Thunder whirls around the gold prince, an Aesir young and terrible in his power. He is of his father's blood, Laufey sees, and more. It is not merely the hammer, great though it is, that lets this young Aesir fight so many of his warriors. This one will be a great hero.
If he lives.
Too many Aesir heroes are giant-slayers.
The Aesir maiden and the two Aesir warriors fight valiantly. The one who is not an Aesir fights equally valiantly. Blue stains their weapons, but unlike the gold prince, they bleed.
Their blood will fuel a new war. Laufey knows this just as he knows the feel of thin ice, and the spill of warm blood still smells heady and delightful. Aesir blood, Aesir pain. They stole the heart of his world; perhaps he can stop the heart of their king.
The dark princess glides among his warriors, magic on her fingertips and knives in her hands. He thought this one was a prince before; he learned during the war to recognize the physical differences between Aesir genders, as minimal as they are. This one has the look of a prince, but she has magic - only Aesir women work magic.
She is not so pretty as a Jotun maiden, but her parentage makes up for any lack of beauty.
First, he will kill the warriors, then the gold prince. Then when the Gallows-Reaper comes to claim his son's body, he will show the dark princess in her wedding jewelry, bound by vows and blood to King Laufey of Jotunheim.
"Don't let them touch you!" one of the Aesir yells, blackened skin showing in the blood-warmed air. Aesir. So easily frozen.
One of his warriors siezes the dark princess by her arm, and-
Asgardian paleness melts away to reveal Jotun blue, and the princess stares at her hand as if an isalf replaced it with snow onyx. Then her long knife flashes forward, and his warrior dies with his steaming guts spilling into the air.
The princess stares as paleness flows back over blue, and Laufey stares at him.
The Casket of Ancient Winters was not the only thing Odin One-Eye took from Jotunheim that day. It could not be the only thing taken, for the dark prince is-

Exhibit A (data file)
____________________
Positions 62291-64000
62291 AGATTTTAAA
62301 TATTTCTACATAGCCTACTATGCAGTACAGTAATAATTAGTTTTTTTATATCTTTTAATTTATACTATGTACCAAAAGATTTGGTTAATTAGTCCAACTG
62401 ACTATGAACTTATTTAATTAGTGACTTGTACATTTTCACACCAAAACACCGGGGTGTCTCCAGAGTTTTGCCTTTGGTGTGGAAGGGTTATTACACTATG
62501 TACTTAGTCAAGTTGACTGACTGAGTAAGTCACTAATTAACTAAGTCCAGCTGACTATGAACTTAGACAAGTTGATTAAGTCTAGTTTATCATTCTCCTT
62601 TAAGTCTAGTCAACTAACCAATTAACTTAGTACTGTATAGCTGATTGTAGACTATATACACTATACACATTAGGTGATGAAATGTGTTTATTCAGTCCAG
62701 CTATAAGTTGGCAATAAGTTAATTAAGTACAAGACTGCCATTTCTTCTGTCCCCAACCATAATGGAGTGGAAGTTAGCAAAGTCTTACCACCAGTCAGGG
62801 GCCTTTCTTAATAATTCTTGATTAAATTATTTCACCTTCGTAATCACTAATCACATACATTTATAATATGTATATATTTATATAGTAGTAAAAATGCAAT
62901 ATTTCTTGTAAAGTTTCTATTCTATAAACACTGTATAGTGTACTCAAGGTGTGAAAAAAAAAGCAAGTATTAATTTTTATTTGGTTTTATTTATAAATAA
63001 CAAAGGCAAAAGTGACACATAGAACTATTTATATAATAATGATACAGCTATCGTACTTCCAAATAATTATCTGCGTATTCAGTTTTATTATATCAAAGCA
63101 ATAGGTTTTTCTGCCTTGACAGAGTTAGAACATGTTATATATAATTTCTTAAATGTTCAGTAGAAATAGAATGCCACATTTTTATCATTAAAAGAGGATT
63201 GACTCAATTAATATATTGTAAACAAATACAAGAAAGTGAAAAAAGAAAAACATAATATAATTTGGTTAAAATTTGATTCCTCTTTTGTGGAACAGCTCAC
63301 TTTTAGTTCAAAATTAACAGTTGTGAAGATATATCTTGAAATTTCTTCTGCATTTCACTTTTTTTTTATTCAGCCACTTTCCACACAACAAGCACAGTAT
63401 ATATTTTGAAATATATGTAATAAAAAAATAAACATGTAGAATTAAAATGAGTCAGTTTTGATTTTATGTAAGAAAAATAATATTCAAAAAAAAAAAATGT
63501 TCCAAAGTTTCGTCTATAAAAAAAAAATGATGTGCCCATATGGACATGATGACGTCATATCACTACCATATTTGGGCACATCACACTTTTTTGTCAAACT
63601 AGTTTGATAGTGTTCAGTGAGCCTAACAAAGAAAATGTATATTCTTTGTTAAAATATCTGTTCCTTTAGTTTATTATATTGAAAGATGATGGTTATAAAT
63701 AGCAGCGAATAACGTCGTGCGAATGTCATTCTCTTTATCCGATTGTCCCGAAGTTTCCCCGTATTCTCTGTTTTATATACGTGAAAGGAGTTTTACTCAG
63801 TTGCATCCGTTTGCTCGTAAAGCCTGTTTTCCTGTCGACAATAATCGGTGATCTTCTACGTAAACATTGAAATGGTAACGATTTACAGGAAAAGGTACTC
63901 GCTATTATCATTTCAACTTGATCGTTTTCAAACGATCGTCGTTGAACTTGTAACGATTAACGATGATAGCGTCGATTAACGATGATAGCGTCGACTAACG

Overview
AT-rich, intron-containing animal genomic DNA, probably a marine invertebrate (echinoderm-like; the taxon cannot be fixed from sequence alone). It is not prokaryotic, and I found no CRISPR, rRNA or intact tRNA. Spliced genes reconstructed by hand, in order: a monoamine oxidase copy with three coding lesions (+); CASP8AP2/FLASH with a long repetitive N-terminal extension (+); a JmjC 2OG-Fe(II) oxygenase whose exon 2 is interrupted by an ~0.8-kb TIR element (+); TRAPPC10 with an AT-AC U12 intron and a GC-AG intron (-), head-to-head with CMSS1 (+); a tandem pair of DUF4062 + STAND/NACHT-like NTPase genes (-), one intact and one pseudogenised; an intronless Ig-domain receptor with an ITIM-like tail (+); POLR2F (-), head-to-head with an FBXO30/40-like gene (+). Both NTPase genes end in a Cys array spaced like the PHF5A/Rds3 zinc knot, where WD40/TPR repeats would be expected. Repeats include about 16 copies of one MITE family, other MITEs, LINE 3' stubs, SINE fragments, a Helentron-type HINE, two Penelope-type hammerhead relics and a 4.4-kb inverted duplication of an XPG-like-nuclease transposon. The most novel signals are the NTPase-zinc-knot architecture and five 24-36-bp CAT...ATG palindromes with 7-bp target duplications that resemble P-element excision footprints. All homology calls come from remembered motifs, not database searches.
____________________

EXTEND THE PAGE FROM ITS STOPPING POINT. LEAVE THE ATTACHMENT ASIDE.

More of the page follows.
Laufey refuses to think his name. Farbauti was dead, dead long before they had gone to raid Midgard, long before Asgard had come in their golden ranks. Becoming her again to tempt Odin Asagrim from battle had been foolishness. Lying with the Aesir king had been the height of idiocy. Only the delight of taking his eye was of any worth.
And the child.
The child she had meant to raise as her own shaman, his mixed blood giving Farbauti's son a power nearly unmatched. Win or lose, she would have one great victory from that war.
Then the Asgardians invaded Jotunheim itself, and Laufey King could not be Farbauti Queen. That was the time for battle and death, for giving every step of ground only when gallons of blood had melted snow and ice. There was no time for the child, no time to send him anywhere safe - what Jotun could imagine anywhere safer than the heart of Jotunheim, the very court of their ruler?
He hid his son in the temple, consigning his Odinsson to the protection of his ancestors.
But Jotun are not the only ancestors his son has, he is reminded now. The father found the son, and when Laufey stumbled back into the temple, it was empty. His son was gone, the Casket was gone, and Laufey King froze as only a Jotun could freeze.
His blood barely moves even now - he cannot even dodge if the gold prince throws his great hammer. But the sight of the dark prince, his prince, warms him, and he knows he will stride the world again soon.
The dark prince shouts at the gold prince, pleads they must retreat as if the Aesir is his brother. The gold prince laughs, too caught up in battle-rage to heed any wisdom.
Laufey will tear his heart out personally, he decides. Let the Allfather lose what Laufey himself lost and never regain it.
The dark prince flees with his warriors, and blood boils beneath his skin. No! No! He will not lose his son again!
The command to wake the great beast tears at his throat, and the smell of blood and ozone cracks the ice that had formed over him. The Aesir will all die, and he will melt that paleness from his son's body. Jotunheim will have its prince, Asgard will lose its own, and Odin Thief will take never steal from them again.
(He doesn't know Loki is already lost.)